Free radicals found in the environment are toxic to our body and are found in great abundance in our environment – air pollution, processed foods, pesticides, cigarette smoke, etc. – there’s no escaping them! Millions of free radicals are also synthesized in the body when we exercise. Superoxide free radicals, hydroperoxides and hydroxyl free radicals produced during cellular energy processes act like shrapnel, damaging every muscle cell they contact. This is the source of the muscle soreness and weakness that accompanies heavy training sessions.
The damaging effects of environmental and exercise induced free radicals may be reduced by taking a comprehensive antioxidant formula. Make sure the antioxidant one chooses should contain: Vitamin A, beta-carotene, Vitamin C, Vitamin E, and selenium
The destructive effect of free radicals are responsible for more than 60 diseases including Allergies, Arthritis, Attention Deficit Disorder, Cataracts, Cold fingers and toes from circulatory problems, Diabetes, Edemas, Hardening or Narrowing of the Arteries and High Blood Pressure (Oxidation of Cholesterol causing plaque in the vessel walls), Heart Disease, Inflammation, Kidney and Liver disorders, Parkinson’s Disease, Prostate Enlargement, Rheumatism, Stroke, Ulcers, Varicose Veins and Wrinkles. Oxidation is very important in the chain to break down waste minerals, dead plants and dead animals and for regeneration. Antioxidants stop it starting before we actually die.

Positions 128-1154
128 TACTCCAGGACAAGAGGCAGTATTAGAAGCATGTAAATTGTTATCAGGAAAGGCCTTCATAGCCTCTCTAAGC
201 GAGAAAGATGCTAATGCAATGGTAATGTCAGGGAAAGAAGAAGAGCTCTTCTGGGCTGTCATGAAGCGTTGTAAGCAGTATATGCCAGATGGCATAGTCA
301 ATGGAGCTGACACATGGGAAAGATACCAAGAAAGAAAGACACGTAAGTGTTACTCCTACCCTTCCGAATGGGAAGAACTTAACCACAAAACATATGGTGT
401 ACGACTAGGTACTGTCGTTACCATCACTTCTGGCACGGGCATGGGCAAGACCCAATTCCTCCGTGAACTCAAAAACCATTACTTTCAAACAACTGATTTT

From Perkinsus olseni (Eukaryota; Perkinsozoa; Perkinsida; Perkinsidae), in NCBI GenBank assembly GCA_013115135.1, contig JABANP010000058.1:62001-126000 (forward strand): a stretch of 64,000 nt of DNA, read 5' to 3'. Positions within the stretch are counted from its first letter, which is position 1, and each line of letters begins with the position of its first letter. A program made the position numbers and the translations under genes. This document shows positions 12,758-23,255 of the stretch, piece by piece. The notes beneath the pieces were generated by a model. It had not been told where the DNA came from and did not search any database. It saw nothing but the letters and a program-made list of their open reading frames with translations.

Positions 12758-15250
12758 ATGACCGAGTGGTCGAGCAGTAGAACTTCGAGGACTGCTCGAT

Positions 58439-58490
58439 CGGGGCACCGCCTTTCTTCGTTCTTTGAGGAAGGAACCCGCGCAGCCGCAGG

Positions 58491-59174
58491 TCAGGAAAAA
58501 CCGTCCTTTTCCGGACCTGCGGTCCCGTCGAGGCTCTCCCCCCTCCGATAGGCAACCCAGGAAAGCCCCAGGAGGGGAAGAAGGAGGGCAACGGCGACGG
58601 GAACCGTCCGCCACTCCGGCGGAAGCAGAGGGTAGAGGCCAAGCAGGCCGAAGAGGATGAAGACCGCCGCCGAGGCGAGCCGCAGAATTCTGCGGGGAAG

Some minerals also function as potent antioxidant free radical scavengers. Free radicals are highly reactive chemical substances in our bodies that if left unchecked can lead to premature aging and disease, such as cancer and heart disease. Antioxidant minerals such as selenium have the power to neutralize free radicals before cellular damage occurs.
Reducing fat and salt intake, smoking, and regular exercise, eating foods rich in antioxidants (fruits, vegetables, nuts, and leafy greens) helps to reduce the damage caused by these free radicals. For those who don’t eat a well-balanced diet, taking supplements is highly recommended. Smokers especially, should consider taking antioxidants daily.
After heavy exercise, one may need additional antioxidants according to a leading researcher. Exercise stimulates our body’s production of “free radicals” that attack cells, leading to long-term damage and a higher risk of cancer. To counteract the exercise hazard, experts suggest taking antioxidant supplements daily, notably vitamin E (400 IU) and vitamin C (1000 mg).
Sources of antioxidants
Brewed coffee seems to produce hundreds of new chemicals that appear to have antioxidant qualities. Each chemical is present in only tiny amounts, but taken together in a cup of coffee, they could add up to have about the same antioxidant effect as three oranges.
Selenium has been found to be beneficial in the fight against free radicals, which contribute to premature aging, among other things. Selenium is found in the highest concentrations in seafood’s, grains, muscle meats, and Brazil nuts.
Vegetables and fruits with the deepest colors contain the highest levels of antioxidant nutrients.
One scientist recently discovered that chocolate contains phenolics, an antioxidant that is believed to reduce overall chances of contracting heart disease